The Vedic culture is considered to be the most ancient and mysterious in the scholarly circle. The great spiritual dictator Sri Krsna Dvaipayana Vyasadeva is known to be the deliverer of the Vedic message in its present form as such the great Vyasa is held in uncommon reverence in all authentic various schools of Vedic interpreters. The last and the greatest gift of the Supreme Personality to the theistic scholars, is the great Bhagavata Purana.
In this holy book the essence of theism, contained in the Vedas has been revealed in such a living and magnificent manner that it dazzles even the intellect of many Vedic thinkers. The bona-fide followers of the dictator however feel simply charmed to see the beauty of spiritual wisdom unveiled in this great treatise. The Absolute Truth - the Beautiful has been discovered here in His lovely autocratic character, and an automatic affectionate service of the same Supreme Being, has been declared to be the summum-bonum of living beings.
Maximum happiness is of course the goal of life. But people are seen to strive after different objects for the same. Their objects of interest while scientifically arranged may be considered under four heads namely, dharma - the consideration of duty, artha - accumulation of worldly energy, kama - actual consumption of the necessities of material life and moksa - perfect liberation from the forces of nature. Great thinkers of Vedic philosophy however easily agree to dismiss the consideration of trivarga, or the first three forms of objects but there is much controversy over the conception of the fourth goal, ie. liberation.
A section of erudite scholars forcibly assert that complete withdrawal from the material world means a certain (sure) dissolution of individual existence. On the other hand powerful theistic thinkers with transcendental understanding backed up by the faith in revelation upholds strongly that individual existence can be retained in absolutely spiritual relativity - perfectly independent of material existence. Vedic interpreters also class themselves in these two groups:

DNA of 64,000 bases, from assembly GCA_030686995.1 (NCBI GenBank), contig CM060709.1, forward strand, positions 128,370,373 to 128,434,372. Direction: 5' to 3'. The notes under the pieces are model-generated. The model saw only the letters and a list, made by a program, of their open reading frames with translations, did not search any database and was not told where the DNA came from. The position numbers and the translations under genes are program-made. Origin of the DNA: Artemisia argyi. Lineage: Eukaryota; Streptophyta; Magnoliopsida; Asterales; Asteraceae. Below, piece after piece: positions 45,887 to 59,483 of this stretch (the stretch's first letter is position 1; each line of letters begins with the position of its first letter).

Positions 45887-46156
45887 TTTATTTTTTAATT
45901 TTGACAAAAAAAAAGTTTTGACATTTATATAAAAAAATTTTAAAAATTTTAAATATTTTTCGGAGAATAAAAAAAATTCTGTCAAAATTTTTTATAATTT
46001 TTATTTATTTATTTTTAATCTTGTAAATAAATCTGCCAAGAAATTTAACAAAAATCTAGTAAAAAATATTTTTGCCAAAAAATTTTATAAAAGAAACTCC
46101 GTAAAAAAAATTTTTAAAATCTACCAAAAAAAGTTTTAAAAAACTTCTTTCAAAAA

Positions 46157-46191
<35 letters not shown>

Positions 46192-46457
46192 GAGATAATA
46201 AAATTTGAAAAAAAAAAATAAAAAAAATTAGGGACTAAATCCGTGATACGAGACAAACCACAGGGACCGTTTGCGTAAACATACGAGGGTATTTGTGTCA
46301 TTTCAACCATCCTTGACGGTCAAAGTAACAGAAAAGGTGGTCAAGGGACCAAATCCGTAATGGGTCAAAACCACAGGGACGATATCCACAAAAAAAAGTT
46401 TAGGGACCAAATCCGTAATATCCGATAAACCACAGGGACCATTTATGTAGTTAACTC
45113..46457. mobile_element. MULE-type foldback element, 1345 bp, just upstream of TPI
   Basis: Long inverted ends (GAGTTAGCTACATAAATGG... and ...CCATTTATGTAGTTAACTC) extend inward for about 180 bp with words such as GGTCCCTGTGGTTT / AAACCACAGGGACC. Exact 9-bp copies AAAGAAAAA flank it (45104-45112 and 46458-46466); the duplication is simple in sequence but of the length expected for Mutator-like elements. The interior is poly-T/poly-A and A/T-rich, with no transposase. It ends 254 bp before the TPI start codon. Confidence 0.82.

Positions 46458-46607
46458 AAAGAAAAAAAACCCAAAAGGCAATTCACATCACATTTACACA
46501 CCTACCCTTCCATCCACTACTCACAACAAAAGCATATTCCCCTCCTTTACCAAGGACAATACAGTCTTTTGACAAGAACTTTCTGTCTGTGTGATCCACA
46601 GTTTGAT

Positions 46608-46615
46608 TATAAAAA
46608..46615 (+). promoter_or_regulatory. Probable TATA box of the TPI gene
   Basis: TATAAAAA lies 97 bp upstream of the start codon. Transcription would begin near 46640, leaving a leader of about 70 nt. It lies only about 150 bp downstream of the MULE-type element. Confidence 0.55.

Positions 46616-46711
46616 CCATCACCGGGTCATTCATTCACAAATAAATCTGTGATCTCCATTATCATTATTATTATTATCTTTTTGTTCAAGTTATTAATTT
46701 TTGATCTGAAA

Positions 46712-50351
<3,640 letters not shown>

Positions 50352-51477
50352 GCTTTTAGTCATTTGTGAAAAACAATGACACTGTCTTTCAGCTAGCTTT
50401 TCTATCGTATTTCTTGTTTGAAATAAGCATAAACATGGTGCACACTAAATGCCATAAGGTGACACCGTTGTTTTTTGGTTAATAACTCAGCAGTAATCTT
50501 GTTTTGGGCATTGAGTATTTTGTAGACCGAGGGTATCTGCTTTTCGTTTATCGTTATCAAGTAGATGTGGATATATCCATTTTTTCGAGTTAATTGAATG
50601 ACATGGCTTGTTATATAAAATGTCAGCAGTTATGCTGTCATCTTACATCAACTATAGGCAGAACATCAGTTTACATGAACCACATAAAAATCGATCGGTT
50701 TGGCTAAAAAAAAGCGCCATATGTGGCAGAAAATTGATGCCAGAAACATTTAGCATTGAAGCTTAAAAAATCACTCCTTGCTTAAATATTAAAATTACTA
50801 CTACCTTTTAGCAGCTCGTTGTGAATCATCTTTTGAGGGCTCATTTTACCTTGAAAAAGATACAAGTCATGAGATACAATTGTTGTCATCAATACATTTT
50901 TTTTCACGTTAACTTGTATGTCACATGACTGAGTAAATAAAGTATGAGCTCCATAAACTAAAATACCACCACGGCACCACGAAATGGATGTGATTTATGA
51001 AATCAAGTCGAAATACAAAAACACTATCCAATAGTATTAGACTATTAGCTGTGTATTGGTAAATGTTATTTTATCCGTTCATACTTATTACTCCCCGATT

1) Supporting impersonal salvation.
2) Salvation of person from material relativity.
Both the above schools however admit the authenticity of the sayings and decisions of the great Vyasadeva though interpreting him in their own respective lines. But Sri Bhagavata Purana - the last and the greatest work of the greatest apostle, bewilders the impersonal school to a great extent and clearly condemns mere independence from matter eulogizing a life of positive attainment of spiritual confidential partnership in the Absolute Personal Being - the Supreme Beautiful. In other words, a really liberated soul must have a definite eternal function it is said, as if in the Absolute commonwealth and in discharging the duty wherein the unfettered soul enjoys maximum happiness. The Absolute Autocrat is also the Absolute Good. So autocracy here is always meaning to compensate the limitations of the little partners in their voluntary co-operation and thus promoting dynamic, harmonious, common pastimes.
While perfectly unveiled Godhead shines as Sri Krishna to give us all sorts of engagements in Him. He is the emporium of all sorts of rasas (transcendental mellows) or ecstatic energy. Principle rasas are five in number, such as santa - a mode of mere allegiance, dasya - that of actual service, sakhya - that of friendly co-operation, vatsalya - that of filial affection and madhurya - the mode of consort-partnership. All the modes of rasas, we are told, have been harmonized to form the Spiritual Person of Sri Krishna, the Godhead.
The material world being merely a shadow in character, the very essence of life is to be traced in the causal spiritual realm in its pure positive glory. So according to the Bhagavata school our life has got its fulfillment in the most optimistic form in the company of Sri Krsna. Such attainment of final adjustment will place our life in perfect harmony and consequently in all round and unique happiness. While not imaginary but real of all reals, such life is certainly the highest attainment.
(First published in Back To Godhead magazine in 1944)